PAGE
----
further & higher education

4th Annual Addressing Student Complaints Forum

further & higher education

08:45 - 15:20

Thursday 4 April 2019

Central London

This Forum provides an opportunity to review procedures for resolving complaints across the Higher Education (HE) sector, and discuss how to improve practices to provide better support for students. Participants will engage with policy leaders and best practice case studies to learn what constitutes an effective and robust complaint resolution procedure, as well as strategies to prevent concerns from arising through implementing a comprehensive framework with a view to enhancing the student experience.


This Forum is specifically designed for the Higher Education Sector. Typical job titles will include:

  • Directors of Academic Services
  • Academic Advisors
  • Student Affairs Officers
  • Heads of Learning and Development
  • Accommodation and Residence Officers
  • Complaints and Appeals Managers
  • Registrars and Support Managers
  • Heads of Student Support
Key Speakers Confirmed:
  • Jo Nuckley, Head of Adjudication Team, Office of the Independent Adjudicator (OIA)
  • Sarah d’Ambrumenil, Head of Office of Student Conduct, Complaints and Appeals, University of Cambridge
  • Dr Ruth Siddall, Student Mediator, University College London (UCL)
View the agenda and additional speakers


Registration, Refreshments and Networking


Chair’s Welcome Address

Jean Grier, Investigations Manager, The University of Edinburgh (CONFIRMED)


Morning Keynote: Outlining the Future Direction of Complaints Resolution in Higher Education

  • Reflecting on the OIA’s Annual Report to outline the current landscape of student complaints across higher education
  • Making best use of The Good Practice Framework to effectively address the challenges around resolving student complaints, including around timing and record keeping
  • Understanding how to adapt the process of resolving complaints according to the sensitivity of the complaint or the specific needs and personal challenges of the student
  • Discussing when a complaint should be passed onto the OIA, and how HEIs can ensure this only occurs in the most necessary circumstances after they have done all they can to help resolve the issue
  • Emphasising the importance of procedural fairness and regularity in dealing with student complaints, and outlining possible outcomes should a HEI fail to adequately respond to a legitimate complaint

Jo Nuckley, Head of Adjudication Team, Office of the Independent Adjudicator (OIA) (CONFIRMED)


Questions and Answers Session


Refreshments and Networking


Case Study: Evaluating the Effectiveness of Early Resolution Methods to Resolve Student Complaints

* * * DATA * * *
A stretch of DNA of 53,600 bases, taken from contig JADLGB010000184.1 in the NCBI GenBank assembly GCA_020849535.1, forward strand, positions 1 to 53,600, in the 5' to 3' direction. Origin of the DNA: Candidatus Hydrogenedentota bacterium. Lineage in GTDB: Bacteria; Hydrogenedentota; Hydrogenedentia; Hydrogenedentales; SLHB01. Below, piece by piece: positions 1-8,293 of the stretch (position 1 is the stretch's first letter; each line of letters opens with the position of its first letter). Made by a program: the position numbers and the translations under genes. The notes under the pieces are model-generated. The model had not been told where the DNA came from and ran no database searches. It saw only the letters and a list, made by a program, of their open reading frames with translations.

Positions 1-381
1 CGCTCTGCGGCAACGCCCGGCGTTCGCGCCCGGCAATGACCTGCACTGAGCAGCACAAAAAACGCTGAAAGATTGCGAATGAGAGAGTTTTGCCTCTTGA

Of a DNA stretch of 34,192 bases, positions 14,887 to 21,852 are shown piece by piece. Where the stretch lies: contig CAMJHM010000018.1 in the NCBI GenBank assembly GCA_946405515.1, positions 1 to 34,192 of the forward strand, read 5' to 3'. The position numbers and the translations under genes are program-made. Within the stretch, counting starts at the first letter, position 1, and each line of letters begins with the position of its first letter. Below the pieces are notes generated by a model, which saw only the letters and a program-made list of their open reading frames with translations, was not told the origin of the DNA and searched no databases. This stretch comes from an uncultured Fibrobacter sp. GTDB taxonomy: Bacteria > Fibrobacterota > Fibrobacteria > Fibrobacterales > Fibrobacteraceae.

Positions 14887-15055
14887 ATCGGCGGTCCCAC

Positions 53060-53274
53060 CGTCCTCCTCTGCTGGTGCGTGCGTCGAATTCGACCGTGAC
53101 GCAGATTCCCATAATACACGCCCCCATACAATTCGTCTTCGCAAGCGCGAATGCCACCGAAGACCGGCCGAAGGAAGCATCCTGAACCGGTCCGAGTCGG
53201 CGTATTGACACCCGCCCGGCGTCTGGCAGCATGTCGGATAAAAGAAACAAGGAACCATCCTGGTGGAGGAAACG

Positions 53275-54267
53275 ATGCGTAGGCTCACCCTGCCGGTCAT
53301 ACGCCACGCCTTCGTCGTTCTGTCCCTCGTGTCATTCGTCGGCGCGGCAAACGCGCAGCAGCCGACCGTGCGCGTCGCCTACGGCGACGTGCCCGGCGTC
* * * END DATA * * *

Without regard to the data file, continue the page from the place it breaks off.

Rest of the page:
• Exploring the advantages of early complaint resolution, including how it can have a positive impact on students’ perceptions of the overall complaint process
  • Outlining the measures taken to resolve issues at school/department level and analysing the impact this can have on reducing complaints being passed on to the OIA
  • Examining how the university improved working with the Students’ Union and the impact this has had on complaints as well as in other areas which benefited from positive ways of working together
  • Evaluating the overall success of the pilot initiative and the legacy it has left with the university in resolving student complaints, including the lessons learns and challenges faced along the way

Alison Levey, Director of Student and Academic Services, Aston University (CONFIRMED)


Case Study: Providing Outstanding Student Accommodation to Reduce Housing Complaints

  • Sharing the journey to being crowned the Best Value for Money Student Accommodation in the UK, and achieving a top three place in the award for overall Best Student Accommodation at the National Student Housing Survey Awards 2017
  • Understanding what contributes to an outstanding accommodation experience: Providing vibrant halls of residence that feel safe and have adequate spaces for both studying and socialising
  • Exploring reasons for complaints related to accommodation, and how recognising these has fed into the redesign of Edge Hill halls, including around quality and pricing
  • Discussing the university’s complaints procedure which ensures that students’ voices are listened to, by offering a variety of pathways to submit a complaint such as through a group complaint process

Kate McAdam, Head of Accommodation Service, Edge Hill University (invited)


Case Study: Proactively Enhancing Student Engagement to Reduce Complaints

  • Establishing the Centre for Student Engagement in September 2018, a dedicated research institute to further enrich the student experience by enhancing student engagement
  • Understanding how actively engaging students in areas around student voice, co-creating curricula, improving student experience, staff-student partnerships and feedback reduce the likelihood of student complaints
  • Building on the successful best-practice outputs of the two-year collaborative project ‘Realising Engagement through Active Culture Transformation’, which developed engagement among ‘hard-to-reach’ students
  • Sharing guidance around creating a Postgraduate Certificate in Student Engagement to empower HE practitioners to develop an applicable knowledge and understanding of theory and practice surrounding student engagement, and thereby reduce the need for complaints

Tom Lowe, Director – Centre for Student Engagement, University of Winchester (CONFIRMED)


Questions and Answers Session


Lunch and Networking


Afternoon Keynote: Resolving Complaints to Raise Quality in Higher Education Provision

  • Summarising the nature of concerns that QAA investigate, including around academic standards, quality and HEIs’ public information, and actions the QAA can take when quality is compromised
  • Detailing the guiding principles that HEIs should strive to adhere to when dealing with student complaints, as enumerated in the official 2018 Advice and Guidance